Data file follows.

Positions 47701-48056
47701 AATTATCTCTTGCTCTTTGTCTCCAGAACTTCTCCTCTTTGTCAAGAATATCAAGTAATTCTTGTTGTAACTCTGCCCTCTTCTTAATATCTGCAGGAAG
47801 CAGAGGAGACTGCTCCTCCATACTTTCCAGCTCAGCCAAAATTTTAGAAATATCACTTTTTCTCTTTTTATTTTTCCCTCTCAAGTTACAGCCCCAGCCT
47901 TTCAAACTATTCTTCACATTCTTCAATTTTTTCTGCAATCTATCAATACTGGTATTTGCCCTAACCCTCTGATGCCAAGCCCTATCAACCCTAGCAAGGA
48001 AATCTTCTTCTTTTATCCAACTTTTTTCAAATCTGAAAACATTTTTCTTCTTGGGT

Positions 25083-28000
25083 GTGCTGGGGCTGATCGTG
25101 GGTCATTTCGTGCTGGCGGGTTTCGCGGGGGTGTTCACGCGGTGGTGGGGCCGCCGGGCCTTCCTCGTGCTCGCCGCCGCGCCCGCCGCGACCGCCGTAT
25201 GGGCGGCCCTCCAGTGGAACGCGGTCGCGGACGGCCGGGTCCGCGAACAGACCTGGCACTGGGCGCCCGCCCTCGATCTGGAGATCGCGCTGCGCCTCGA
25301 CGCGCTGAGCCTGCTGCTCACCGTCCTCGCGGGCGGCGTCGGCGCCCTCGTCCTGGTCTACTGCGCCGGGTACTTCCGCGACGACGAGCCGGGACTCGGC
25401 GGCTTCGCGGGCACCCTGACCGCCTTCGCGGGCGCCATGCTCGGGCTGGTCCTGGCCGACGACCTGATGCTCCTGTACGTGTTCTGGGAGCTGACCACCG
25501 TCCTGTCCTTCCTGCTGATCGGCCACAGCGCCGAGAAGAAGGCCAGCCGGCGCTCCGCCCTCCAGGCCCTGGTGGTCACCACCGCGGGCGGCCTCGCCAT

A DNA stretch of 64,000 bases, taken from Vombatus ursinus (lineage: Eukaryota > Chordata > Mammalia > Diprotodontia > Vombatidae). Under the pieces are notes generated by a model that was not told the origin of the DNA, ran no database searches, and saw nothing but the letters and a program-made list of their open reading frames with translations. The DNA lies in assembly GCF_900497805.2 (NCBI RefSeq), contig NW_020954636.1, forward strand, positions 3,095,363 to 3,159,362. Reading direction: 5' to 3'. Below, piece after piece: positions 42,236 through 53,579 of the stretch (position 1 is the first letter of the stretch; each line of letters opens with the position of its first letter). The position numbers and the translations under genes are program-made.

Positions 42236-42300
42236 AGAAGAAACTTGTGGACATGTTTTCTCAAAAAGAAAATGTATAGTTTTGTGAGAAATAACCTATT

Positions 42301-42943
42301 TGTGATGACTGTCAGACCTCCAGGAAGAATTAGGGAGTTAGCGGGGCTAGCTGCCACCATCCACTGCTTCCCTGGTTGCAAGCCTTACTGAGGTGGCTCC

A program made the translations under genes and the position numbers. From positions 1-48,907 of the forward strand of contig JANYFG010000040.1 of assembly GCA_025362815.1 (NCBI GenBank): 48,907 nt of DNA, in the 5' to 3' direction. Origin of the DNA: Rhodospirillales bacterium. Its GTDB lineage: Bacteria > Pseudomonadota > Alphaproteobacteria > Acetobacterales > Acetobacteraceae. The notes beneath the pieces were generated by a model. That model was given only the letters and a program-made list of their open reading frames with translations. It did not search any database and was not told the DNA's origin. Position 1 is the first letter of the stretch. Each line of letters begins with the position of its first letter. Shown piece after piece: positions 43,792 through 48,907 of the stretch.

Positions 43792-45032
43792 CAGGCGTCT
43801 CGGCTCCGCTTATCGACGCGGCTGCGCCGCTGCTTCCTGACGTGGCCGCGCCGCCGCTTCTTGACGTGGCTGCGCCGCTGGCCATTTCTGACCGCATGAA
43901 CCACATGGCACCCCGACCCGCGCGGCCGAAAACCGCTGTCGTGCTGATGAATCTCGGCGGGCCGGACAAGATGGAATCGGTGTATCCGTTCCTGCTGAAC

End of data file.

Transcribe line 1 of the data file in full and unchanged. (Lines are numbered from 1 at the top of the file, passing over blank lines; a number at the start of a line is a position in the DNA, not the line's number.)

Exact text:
Positions 47701-48056